I work for an environmental organization that lobbies the government on public health issues. Our main tactic is to recruit and train professional canvassers that deliver our message door-to-door to the people of our communities. Our canvassers collect signatures, donations, and letters written out to politicians. To put simply, I'm very much mired in the concept of grassroots organization.

[I'm reluctant to mention the organization specifically. Though the information is freely available elsewhere, since my employer hasn't exactly endorsed this site I don't want to risk saying something unrepresentative of the organization and have it falsely attributed to them. So please forgive me if I'm less then completely thorough with the details.]

The most important thing I've noticed about this...tea...bag...party (other than the unfortunate euphemism usually associated with the term) is how much "coverage" the main stream media has given these protests. In particular the coverage by Fox news. Don't get me wrong, if we could get that kind of coverage for some of our campaigns, it'd be pretty powerful support and bring a lot of attention to some issues that, quite frankly, deserve more attention than all this tax business. But when the news becomes advertising, a line isn't just crossed, it's erased.

Besides coverage being overtly biased, which wouldn't bother me as much if everyone just admitted it, everyone seems to be infatuated with how "historic" these protests were. But protests have been occurring for years on tax day, usually outside of post offices, protesting the usage of public money militarily. [digression - if this source, is to be believed, 54 cents of every dollar is spent on future and past war endeavors]

I don't want to go on for too much longer, but an honest question, just what's so historic about the tea bag protests? It's certainly not the most pervasive protest ever conducted. What about the Iraq war protests (of which, depending who you believe, an estimated 36 million people world-round took part in), and it's coverage? Now I haven't gone back to look at footage of coverage of that protest, but I doubt it was covered quite the same way.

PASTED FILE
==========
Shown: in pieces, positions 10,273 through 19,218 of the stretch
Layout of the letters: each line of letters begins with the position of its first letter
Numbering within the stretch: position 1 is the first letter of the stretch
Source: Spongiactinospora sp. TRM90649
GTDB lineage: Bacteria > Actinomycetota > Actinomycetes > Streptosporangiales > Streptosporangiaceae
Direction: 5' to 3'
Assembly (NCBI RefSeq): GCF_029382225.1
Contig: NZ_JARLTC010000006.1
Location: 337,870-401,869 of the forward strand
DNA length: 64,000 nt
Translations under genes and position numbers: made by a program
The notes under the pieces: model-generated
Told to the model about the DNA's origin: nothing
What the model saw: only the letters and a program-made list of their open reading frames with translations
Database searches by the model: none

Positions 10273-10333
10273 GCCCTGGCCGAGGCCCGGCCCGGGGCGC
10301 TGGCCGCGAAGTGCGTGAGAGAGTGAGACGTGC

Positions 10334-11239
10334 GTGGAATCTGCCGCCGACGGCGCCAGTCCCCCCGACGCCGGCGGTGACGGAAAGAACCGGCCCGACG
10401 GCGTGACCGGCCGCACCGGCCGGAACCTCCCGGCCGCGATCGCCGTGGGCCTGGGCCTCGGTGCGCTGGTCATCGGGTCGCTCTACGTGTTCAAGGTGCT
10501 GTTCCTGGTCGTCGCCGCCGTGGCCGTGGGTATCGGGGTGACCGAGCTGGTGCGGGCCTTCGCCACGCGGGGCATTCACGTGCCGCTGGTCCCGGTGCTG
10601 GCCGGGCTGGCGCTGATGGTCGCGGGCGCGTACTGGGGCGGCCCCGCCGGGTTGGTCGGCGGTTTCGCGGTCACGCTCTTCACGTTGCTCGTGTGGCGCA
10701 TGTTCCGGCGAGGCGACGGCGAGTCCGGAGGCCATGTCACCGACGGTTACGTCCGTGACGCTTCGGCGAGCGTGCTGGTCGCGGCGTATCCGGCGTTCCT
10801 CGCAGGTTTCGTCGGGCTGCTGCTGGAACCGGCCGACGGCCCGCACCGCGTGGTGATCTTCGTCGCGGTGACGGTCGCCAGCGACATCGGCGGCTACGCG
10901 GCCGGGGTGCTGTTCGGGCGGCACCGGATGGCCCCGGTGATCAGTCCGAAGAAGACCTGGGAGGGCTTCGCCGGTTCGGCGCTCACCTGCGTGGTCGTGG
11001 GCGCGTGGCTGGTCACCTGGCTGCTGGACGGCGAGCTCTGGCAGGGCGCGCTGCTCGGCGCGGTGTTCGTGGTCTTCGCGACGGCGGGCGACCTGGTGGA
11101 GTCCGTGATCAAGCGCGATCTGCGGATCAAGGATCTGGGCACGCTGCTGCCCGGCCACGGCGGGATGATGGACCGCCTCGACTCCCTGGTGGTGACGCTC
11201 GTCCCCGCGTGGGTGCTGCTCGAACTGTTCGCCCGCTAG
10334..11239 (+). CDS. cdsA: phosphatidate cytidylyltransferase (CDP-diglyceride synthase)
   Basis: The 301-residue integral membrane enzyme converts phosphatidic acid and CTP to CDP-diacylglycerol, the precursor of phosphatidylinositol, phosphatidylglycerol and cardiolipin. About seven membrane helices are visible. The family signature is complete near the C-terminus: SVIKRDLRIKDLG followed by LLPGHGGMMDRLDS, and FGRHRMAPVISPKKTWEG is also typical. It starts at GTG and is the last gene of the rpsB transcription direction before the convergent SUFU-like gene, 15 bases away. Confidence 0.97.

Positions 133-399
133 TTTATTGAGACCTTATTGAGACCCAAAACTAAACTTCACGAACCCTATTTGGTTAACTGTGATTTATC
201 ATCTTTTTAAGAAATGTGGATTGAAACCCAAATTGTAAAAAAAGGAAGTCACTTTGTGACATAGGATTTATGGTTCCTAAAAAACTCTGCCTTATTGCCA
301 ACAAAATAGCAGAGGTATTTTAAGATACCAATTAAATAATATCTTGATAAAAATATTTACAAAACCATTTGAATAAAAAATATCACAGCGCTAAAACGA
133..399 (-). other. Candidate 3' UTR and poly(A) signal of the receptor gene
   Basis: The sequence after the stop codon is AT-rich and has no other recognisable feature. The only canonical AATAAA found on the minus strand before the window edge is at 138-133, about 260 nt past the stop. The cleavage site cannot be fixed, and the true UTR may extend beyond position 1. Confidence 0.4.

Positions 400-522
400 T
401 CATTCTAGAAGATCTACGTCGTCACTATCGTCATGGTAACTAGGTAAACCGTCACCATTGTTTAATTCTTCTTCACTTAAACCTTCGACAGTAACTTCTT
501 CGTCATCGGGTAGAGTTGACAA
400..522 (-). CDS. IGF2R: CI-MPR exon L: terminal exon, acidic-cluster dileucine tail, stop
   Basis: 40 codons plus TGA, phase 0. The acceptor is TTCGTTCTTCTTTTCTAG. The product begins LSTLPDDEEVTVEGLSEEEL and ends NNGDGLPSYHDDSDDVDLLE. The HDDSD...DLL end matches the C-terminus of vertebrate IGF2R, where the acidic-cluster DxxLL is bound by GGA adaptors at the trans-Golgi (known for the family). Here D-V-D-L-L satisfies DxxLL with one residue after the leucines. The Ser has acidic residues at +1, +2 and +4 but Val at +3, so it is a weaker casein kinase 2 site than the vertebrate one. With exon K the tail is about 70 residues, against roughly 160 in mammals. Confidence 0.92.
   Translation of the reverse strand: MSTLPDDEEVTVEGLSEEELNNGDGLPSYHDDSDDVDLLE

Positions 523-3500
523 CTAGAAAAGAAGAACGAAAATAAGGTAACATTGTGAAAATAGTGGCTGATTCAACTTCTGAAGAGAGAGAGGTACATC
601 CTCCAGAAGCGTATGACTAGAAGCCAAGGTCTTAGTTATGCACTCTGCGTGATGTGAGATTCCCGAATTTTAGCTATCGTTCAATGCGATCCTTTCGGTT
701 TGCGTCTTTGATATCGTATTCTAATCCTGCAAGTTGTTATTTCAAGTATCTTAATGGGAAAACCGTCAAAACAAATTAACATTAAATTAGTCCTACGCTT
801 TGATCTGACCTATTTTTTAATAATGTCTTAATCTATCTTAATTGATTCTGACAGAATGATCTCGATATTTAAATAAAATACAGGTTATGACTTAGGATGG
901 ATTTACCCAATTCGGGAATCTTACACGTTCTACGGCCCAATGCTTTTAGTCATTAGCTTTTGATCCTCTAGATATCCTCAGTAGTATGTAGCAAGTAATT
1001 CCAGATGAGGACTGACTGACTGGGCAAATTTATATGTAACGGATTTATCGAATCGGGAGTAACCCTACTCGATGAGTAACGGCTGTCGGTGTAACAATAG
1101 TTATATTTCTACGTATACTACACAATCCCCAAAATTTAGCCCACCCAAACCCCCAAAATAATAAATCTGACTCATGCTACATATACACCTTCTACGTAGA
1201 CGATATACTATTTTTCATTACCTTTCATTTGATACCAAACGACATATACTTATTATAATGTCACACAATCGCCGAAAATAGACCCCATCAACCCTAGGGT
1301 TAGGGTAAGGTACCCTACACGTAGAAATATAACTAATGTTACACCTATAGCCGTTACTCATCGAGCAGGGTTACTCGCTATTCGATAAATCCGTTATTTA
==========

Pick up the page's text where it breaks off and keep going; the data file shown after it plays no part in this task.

When the 4th estate stops taking it's position in public discourse seriously, I'm looking at you MSNBC, it becomes harder for me too. I'm just as turned off by the coverage by the 'left' as well. Yes, we all get it when Keith Olbermann quips on how hard it is to speak clearly while tea bagging. But what do all those jokes tell you about the validity of the ideas behind the protests, good ideas or not? Not. A. God. Damn. Thing.

This topic just got stale.

We don't have news in this country anymore, it's all reality television.

Contact

In case you all are dying to get in contact with me:

Michael's Email

About

What is Nuclear Subterfuge?
[Nuclear Subterfuge is a blog currently written by one person (Michael), and mainly serves as a place to post my writings.]

No, I mean what is Nuclear Subterfuge supposed to mean?
[Oh, well you should be more clear in my sub-conscience projections of your questions.]

nu⋅cle⋅ar–adjective

1. pertaining to or involving atomic weapons: nuclear war.
2. operated or powered by atomic energy: a nuclear submarine.
3. (of a nation or group of nations) having atomic weapons.
4. of, pertaining to, or forming a nucleus.
5. of, pertaining to, or like the nuclear family: nuclear bonds.

sub⋅ter⋅fuge–noun

an artifice or expedient used to evade a rule, escape a consequence, hide something, etc.

[We're all familiar enough with the phrase "The Big Lie" to understand what it means. The most recent example we remember probably being the Bushian WMD mantra. However, the big lie isn't directly related to Nuclear Subterfuge the phrase, even through it fits the idea of lying about WMD's to start a war really well.

While the phrase Nuclear Subterfuge isn't supposed to be meaningless, it's not very specific either. I suppose if I have to provide a clean cut definition it'd be the tag line of this blog: Using Catastrophe to make a stealthy get-away.]